“The story of the origin of Marathi theater in Vid represents the cultural values ​​of the time”

“The story of the origin of Marathi theater in Vid represents the cultural values ​​of the time”

By Kartik Lokhande

Often one wonders about the richness and variety of Marathi theater in Nagpur and Vidarbha. When one begins to look for references, one encounters the biggest obstacle – the lack of documented history. Then there are different versions regarding the deadlines. But, soon, there may be some clarity on this.

Famous litterateur Dr. Vilas Chintaman Deshpande, former secretary of Vidarbha Sahitya Sangh (VSS), endeavors to document the history of Marathi theater in Vidarbha. “The Hitavada” spoke to him and tried to find out more about the development of Marathi theater in the region in the pre-independence era, and some interesting details came out.

According to Dr. Deshpande, who was a member of the Literature Sub-Committee of the Nagpur Tercentenary Celebrations Committee, the start of the railway service served as a starting point for the Marathi theater in Vidarbha. The first train arrived at Amravati (West Vidarbha) in November 1865 and Nagpur (East Vidarbha) in January 1866. Pune Collector had sent Haribhau Pandit, Daji Waman Oke and others to Nagpur for English teaching . They used to talk to Sitabuldi at the place where the Rajaram Sitaram Dixit Library is located today.

In 1867 a drama “Pramatta Patan” was written in Amravati. According to Dr. Deshpande, although his manuscript copy is available, the name of the author is not available. We can say that it is Vidarbha’s first drama. His shows were held in temples, he added.

According to Dr. Deshpande, there are also other references dating back to 1835 when Pandharinath Sansthan was founded in Achalpur. He played an active role in promoting the cause of drama in Vidarbha. In 1867, Narhari Balwant Deshpande had founded Bawan Ekka Sansthan. Dramas have been written on episodes of the great Indian epics “Ramayan” and “Mahabharat”. There was another ‘Bavishi’ organization. Dr Deshpande said these two organizations – Bavishi and Bawan Ekka Sansthan – merged in 1962 but later closed.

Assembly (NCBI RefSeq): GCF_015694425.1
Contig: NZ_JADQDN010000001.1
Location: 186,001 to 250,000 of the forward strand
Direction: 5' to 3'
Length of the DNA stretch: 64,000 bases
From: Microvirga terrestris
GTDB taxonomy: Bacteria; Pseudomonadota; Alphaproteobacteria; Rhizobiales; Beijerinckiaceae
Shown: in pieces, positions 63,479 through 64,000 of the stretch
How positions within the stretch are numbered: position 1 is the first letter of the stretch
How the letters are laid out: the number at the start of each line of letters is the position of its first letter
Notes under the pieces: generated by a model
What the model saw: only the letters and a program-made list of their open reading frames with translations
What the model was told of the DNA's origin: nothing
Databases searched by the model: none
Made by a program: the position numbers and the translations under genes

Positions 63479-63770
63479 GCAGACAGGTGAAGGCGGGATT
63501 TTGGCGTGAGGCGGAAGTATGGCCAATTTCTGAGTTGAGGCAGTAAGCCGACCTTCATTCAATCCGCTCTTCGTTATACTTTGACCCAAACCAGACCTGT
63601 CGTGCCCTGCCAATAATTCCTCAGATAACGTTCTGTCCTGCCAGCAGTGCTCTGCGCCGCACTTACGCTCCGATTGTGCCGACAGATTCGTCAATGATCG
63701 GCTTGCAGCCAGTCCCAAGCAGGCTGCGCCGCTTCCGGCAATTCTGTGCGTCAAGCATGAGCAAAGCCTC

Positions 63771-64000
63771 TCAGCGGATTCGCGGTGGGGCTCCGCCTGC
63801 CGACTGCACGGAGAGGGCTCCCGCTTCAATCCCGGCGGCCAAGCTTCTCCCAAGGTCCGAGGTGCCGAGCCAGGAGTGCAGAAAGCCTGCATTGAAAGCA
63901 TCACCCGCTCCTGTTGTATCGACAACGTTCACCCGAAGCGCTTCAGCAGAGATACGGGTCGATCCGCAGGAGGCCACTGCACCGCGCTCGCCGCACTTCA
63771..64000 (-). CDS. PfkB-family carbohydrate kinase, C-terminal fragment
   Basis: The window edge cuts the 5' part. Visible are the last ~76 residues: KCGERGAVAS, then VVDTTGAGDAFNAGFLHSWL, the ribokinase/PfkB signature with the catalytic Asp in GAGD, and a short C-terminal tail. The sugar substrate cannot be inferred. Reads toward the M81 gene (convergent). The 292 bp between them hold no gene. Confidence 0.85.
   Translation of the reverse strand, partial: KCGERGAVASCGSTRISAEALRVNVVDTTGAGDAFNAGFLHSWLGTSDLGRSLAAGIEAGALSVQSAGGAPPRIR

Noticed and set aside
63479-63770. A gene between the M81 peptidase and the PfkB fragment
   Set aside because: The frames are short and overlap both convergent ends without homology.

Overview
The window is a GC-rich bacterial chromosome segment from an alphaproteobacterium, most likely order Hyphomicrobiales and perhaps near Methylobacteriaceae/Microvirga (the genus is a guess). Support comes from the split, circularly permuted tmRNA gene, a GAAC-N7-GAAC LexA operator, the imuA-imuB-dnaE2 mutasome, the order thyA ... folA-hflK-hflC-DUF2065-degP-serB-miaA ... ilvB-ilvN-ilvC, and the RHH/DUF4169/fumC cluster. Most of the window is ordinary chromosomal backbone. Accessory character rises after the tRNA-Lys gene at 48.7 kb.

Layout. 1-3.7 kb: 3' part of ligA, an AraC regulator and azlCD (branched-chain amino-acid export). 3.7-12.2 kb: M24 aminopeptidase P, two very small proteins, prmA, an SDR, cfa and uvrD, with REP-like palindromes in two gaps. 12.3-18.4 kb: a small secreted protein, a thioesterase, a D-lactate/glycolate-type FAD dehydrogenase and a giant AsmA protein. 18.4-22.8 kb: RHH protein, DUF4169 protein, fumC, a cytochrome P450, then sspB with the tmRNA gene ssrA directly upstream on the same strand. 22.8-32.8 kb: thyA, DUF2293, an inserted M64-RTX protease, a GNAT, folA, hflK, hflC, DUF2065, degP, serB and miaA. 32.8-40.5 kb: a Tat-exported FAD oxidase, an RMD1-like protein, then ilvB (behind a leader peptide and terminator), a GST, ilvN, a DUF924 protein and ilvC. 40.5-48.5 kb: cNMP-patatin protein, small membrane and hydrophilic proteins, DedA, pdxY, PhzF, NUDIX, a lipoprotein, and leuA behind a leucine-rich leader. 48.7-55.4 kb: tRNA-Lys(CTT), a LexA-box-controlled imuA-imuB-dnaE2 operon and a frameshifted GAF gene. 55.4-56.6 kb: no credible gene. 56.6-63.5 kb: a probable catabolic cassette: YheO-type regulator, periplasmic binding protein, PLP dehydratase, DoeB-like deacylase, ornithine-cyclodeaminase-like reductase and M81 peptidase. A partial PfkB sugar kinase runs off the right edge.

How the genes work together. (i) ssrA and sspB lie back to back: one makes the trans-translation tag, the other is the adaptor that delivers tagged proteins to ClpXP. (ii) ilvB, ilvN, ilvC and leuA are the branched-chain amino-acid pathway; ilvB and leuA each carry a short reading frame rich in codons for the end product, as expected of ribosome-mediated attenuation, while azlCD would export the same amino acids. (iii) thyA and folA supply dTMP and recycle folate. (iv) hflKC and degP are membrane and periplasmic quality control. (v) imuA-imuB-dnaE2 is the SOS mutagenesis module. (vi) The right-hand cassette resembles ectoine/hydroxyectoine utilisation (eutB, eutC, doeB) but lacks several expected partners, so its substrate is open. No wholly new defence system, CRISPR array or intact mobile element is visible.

In August 1873, the first play was written in Vidarbha. However, it was not staged. Haribhau Pandit had written ‘Shrimant Peshwe’, which was the first written play, and his review was published in ‘Vividh Dnyan Vistar’, Dr Deshpande said. Ghantayya Naidu, a resident of Jabalpur, who had been transferred to Nagpur, wrote the play ‘Keshari Mandil’ in 1884. Also, ‘Sangeet Bayki

Kawa’ and another drama were published in ‘Neerajollas’ magazine.

An interesting development took place in 1876. Nana Soni (after whom Soni Galli in Sitabuldi is named), had heard of the dramas of the legendary Vishnudas Bhave. Inspired, Soni founded Nagpur’s first drama company. He also wrote songs and directed the drama in Mumbai. It was widely appreciated. It was Vidarbha’s first drama company, Dr Deshpande added.

In 1890, an article in Dr. Deshpande’s book ‘Natyasanskruti’ reveals, Shridharpant Parkhi, founder of New English High School, had started a theater company in 1890. Over time, many good writers emerged. SK Kolhatkar had written “Veertanay”, “Muknayak” and “Mativikaar”. Veer Wamanrao Joshi had written ‘Rakshasi Mahatvakanksha’ and ‘Randundubhi’ (the song ‘Parvashta Paash Daivi’ from this drama is still very popular today. It was sung by Master Dinanath Mangeshkar).

By the time Marathi theater had become popular in the region. Locals held performances of ‘Sangeet Saubhadra’ and ‘Sangeet Manapman’ etc. to visit.

In 1927-28, there were only two theaters in Nagpur. One was Venkatesh Theater (later it became Shyam Talkies) and Rajaram Tulshiram Theater (now Sut Market in Gandhibagh). According to Dr. Deshpande’s article in his book “Natyasanskruti”, several theater groups were born in Nagpur. In 1902 Nagpur Amateur Club was founded which was later renamed Mahal Amateur Club. Sahitya Sampadak Mandal (1921), Abhinav Natya Mandir (1935), Nagpur Natya Mandal (1940) were also active groups in the respective periods. Interestingly, it was in 1939 that Abhinav Natya Mandir caused something of a revolution by taking the initiative to let women play female characters in dramas.

Asked about the idea behind writing a book on the evolution of Marathi theater in Vidarbha, Dr Vilas Chintaman Deshpande told ‘The Hitavada’ that there is no compiled history available. “The lack of documentation is a big challenge. Information is collected piecemeal and then verified instead of relying entirely on oral accounts. The Vidarbha theatrical movement was rich and the cultural reception was so great that theater companies based in Mumbai or Pune used to tour Vidarbha to revive their fortunes, whenever they were in crisis,” said he added.

Dr. Deshpande is careful to go through the available folders and then check them. There are countless references and accounts of the growth of Marathi theater in the post-independence era. However, finding authentic references for the pre-independence era is a difficult task. Dr. Deshpande accepted this responsibility and compiled the details for his book.

In signing, he makes an important observation: “The theater depends very much on the patronage of people. Thus, the story of the development of Marathi theater in Vidarbha also represents an account of social patronage of the content, intent and presentation of dramas of the time. Moreover, it helps us understand the cultural sensitivities of the time. Interesting indeed!

James C. Tibbs